Dublin is a dramatic change of pace from Seoul. So far we’ve stayed away from the stag-party side of the city, and during the day it moves at a speed more comparable to Salisbury than a downtown Asian capital. I’ve found myself with an unprecedented amount of time on my hands, and – knowing next to nobody in the city – running a little short on ideas and motivation on what I should do with it all. No doubt a couple more weeks recovering from the hectic Seoul lifestyle will give me the energy to start pursuing something a little more constructive than poor quality TV.
I was extremely lucky – present economic conditions considered – to land a job almost as soon as I landed here, with the same company I was working for back in Korea. Berlitz Dublin is quite a dramatically different experience. Although the job is part time, hours so far seem to be just about enough to live off the salary, and also allow the time to pursue my writing with a little more energy. I only hope I get that energy together soon.
The Dublin office tends to deal with intensive students, who visit for a week or two from other parts of Europe, and study English for hours every day. Most of these students are German, and I will often be teaching the same person or two people for an entire week. I also have a regular Turkish student, who is extremely demanding, but good fun at the same time. The Seoul offices didn’t always treat their staff as adults, and tended to check up on everything, question your decisions and generally make you feel like they weren’t too sure you knew what you were doing. Especially at the start. Dublin, on the other hand, have told me where the textbooks are, shown me around the classrooms and told me to get on with it. It’s all very refreshing. The staff are a little older and dramatically more experienced than I’m used to (a couple of them have Berlitz histories that stretch in to decades, rather than months). I’m sure it’ll be a learning experience, but at the same time it’s familiar enough that I don’t feel at all uncomfortable.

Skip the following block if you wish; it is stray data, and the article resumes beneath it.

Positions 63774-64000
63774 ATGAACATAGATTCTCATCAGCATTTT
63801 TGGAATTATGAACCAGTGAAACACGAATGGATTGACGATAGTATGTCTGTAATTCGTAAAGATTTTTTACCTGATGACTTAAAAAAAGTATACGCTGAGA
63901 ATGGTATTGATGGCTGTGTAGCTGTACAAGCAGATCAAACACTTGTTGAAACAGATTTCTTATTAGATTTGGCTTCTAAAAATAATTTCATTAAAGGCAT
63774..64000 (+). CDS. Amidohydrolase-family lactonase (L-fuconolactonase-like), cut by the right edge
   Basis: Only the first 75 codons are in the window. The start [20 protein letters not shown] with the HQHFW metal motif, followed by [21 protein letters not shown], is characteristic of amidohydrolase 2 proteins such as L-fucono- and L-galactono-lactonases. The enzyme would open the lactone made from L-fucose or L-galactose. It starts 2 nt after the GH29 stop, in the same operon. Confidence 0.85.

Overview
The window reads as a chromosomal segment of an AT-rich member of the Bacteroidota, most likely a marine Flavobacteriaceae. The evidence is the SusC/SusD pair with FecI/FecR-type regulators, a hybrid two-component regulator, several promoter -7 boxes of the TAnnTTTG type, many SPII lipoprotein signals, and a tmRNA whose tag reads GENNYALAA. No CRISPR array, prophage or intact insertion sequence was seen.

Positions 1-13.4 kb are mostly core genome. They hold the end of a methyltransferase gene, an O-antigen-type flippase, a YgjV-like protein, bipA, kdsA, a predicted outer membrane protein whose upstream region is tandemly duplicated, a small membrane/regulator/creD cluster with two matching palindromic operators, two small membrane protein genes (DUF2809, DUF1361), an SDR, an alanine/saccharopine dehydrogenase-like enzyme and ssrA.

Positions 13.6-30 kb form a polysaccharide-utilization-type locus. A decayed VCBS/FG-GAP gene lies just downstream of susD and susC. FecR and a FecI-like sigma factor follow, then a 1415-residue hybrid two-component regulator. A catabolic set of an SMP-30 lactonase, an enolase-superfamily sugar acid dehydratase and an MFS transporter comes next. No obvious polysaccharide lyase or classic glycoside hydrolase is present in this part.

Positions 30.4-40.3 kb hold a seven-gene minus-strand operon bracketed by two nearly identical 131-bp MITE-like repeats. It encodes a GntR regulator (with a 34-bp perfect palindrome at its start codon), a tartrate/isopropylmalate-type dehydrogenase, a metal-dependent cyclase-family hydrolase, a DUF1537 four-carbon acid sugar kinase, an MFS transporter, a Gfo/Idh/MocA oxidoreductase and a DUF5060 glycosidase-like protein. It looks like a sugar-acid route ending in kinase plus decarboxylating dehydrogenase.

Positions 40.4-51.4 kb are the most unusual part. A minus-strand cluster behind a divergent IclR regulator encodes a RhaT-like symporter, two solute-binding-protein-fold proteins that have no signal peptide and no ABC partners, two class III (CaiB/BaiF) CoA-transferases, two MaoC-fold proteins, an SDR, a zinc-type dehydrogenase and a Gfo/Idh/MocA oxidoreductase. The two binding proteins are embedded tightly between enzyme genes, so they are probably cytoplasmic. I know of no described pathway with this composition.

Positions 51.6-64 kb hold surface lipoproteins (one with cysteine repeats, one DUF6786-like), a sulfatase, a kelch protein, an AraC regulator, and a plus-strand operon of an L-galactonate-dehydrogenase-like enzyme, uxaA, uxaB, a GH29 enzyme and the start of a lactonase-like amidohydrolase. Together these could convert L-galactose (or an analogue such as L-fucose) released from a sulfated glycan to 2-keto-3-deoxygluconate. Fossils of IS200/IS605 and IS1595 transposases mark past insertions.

Walking to work every morning takes me along the River Liffey (which is fronted by some stunning buildings), to the bottom of Grafton Street and then along the pathway beside Trinity College, just beyond which I stumble into the office having had a little bit of faith in simple pleasures restored. I don’t miss my 5.30am bus at all! When it’s not raining Dublin is a really beautiful city, and walking through a nice chunk of the centre of it for an hour each day will already count for more exercise than I had time for in my last few months in Seoul.
This weekend I had the chance to drop into one part of the National Museum of Ireland (which is divided into four parts, all in different parts of the city). It’s very reminiscent of the British museum, in that it tends to cover the world on the whole, with samples from each region, as opposed to Irish history. There was a section on the Irish independence ‘rebels’ (can they still be called rebels when they’re so obviously in the right? I’m not sure… ) from 1916, and also on Irish peacekeeping/ humanitarian work around the world since then. I didn’t realize before arriving that Ireland is a little like Switzerland in terms of World Politics: they invariably remain neutral. Fortunately Dublin’s prices – though steep – don’t quite stretch to Swiss levels.
I still haven’t sampled my first Irish Guinness, which is possibly a little morally wrong. I have, however, been introduced to ‘Buckfast’ – a kind of tonic wine that’s produced by monks somewhere in Devon and seems to be incredibly popular here. The main reason seems to be the weird kind of drunkenness it induces, though I’ve only had about half a bottle so far. I’ll get back to you on that…
Time to start meeting some people around here I think. I’m going to make an effort to go to a club or two (maybe photography and some kind of sport?) over the next couple of weeks, and hopefully become more socially involved (which is always the hardest thing about moving somewhere new). Overall, though, it’s all good.